Southern Arizona is particularly vulnerable to climate change, as temperatures rise, resources become scarce and those living in poverty are disproportionately affected, experts said Thursday during a forum at the University of Arizona.

“Our regional temperatures have already increased and they’re projected to increase quite significantly over the course of this century,” said Gregg Garfin with the university’s Institute of the Environment. “Tucson’s temperatures in 50 years will be more like Yuma’s temperatures.”

If the amount of heat-trapping gases emitted globally continues at the current pace, panelists said, climate change would bring a cascade of negative effects throughout the world.

At the local level, tourism and agriculture will falter, energy costs will skyrocket as people struggle to keep cool, depleted soil moisture will lead to more forest fires and the health of more vulnerable populations, such as the elderly, will be threatened.

“We also know that climate change is water change and with increased temperatures, future droughts will be more frequent, more severe and longer, and that will lead to a less reliable water supply,” Garfin said.

Kathy Jacobs, director of the Center for Climate Adaptation Science and Solutions, said the evidence for human-induced climate change was clear and that everyone should understand the difference between trends and variability.

“What the people in the Southeastern United States are experiencing is not identical to what is being experienced everywhere else,” Jacobs said. “But there are trends in the same direction everywhere across the United States, including the warmest decade on record in every region.”

Jacobs was also director for the third edition of the National Climate Assessment, which brought together more than 300 experts to produce a comprehensive look at climate change and its impact on the United States.

The report links the rise in sea level, the melting of glaciers and extreme weather events — including prolonged periods of heat, heavy downpours, floods and droughts — to climate change.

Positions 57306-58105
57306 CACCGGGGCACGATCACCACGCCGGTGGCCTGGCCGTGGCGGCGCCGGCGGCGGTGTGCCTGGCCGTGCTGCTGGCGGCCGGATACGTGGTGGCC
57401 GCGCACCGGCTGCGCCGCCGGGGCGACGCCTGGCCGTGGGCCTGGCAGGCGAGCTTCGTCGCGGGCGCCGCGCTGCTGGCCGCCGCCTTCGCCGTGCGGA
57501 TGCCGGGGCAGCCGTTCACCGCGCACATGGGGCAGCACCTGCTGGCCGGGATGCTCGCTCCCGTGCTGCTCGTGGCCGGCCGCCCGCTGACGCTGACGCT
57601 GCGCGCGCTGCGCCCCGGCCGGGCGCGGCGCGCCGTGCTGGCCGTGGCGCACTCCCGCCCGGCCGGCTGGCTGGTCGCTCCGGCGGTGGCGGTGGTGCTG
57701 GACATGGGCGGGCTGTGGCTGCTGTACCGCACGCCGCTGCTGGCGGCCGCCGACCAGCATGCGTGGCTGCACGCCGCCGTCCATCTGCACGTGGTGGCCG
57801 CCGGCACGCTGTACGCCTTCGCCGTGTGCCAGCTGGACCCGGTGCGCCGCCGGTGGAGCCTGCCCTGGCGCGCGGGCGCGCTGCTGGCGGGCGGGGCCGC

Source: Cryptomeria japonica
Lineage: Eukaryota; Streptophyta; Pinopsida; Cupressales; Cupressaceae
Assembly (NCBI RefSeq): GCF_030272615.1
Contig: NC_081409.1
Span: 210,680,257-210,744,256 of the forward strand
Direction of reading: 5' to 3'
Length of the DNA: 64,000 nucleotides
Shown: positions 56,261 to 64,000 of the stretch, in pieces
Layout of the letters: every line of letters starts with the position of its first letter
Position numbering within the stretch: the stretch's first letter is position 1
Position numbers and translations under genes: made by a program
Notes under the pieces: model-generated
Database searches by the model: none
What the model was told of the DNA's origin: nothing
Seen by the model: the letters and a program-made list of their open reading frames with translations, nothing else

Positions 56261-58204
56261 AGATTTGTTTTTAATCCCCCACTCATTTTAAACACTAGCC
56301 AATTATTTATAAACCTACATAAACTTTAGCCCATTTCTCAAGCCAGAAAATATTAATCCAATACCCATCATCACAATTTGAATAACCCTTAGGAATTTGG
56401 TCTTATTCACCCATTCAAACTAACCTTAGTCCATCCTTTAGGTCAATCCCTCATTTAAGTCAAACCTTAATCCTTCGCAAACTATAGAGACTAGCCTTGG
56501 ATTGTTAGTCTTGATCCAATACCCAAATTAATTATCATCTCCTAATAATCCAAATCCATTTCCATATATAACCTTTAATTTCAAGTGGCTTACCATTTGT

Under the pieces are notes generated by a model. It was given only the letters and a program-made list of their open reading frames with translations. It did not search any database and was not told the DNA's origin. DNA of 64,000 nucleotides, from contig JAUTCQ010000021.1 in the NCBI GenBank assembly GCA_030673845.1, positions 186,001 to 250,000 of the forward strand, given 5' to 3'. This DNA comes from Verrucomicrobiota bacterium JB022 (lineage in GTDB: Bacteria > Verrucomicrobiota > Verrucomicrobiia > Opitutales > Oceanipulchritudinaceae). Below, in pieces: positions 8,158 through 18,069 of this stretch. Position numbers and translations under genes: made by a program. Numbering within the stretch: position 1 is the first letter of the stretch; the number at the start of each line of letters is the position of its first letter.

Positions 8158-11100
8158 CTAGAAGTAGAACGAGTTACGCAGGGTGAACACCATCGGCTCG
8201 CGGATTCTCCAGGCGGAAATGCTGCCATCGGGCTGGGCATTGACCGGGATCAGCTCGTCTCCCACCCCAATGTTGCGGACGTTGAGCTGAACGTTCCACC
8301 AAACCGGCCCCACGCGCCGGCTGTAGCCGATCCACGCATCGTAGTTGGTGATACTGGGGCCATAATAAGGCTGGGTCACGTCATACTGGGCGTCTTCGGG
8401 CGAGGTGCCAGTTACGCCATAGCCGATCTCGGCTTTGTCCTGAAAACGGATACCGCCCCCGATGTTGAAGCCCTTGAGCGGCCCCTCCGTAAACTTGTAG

It also warns of the increased danger faced by at-risk populations.

“It’s easy to believe that climate change is an equal opportunity hazard, but the reality is different, with disproportionate climate impacts on low-income and minority communities,” said Margaret Wilder with the Udall Center for Studies in Public Policy.

The Southwest region has high socioeconomic vulnerability, she said, with Arizona having one of the worse poverty rates in the country. Border counties and Native American communities also have high poverty.

“The region is both a hot spot for physical climate change and for social vulnerability, with a clear climate gap between rich and poor,” Wilder said.

But it’s not all doom and gloom, experts noted, and pointed to events such as the forum, which was sponsored by the World Wildlife Fund and the university, as a way to further discussion and find solutions.

“We have opportunities to do our part here in Tucson to address the root causes of climate change, the emissions of those heat trapping gases, and also by planning to adjust to changing conditions,” Garfin said, adding that the time to act is now.

“The longer we wait, the longer we are going to be exposed to this risk and the more that it will cost us.”

Contact reporter Luis F. Carrasco at or 807-8029. On Twitter: @lfcarrasco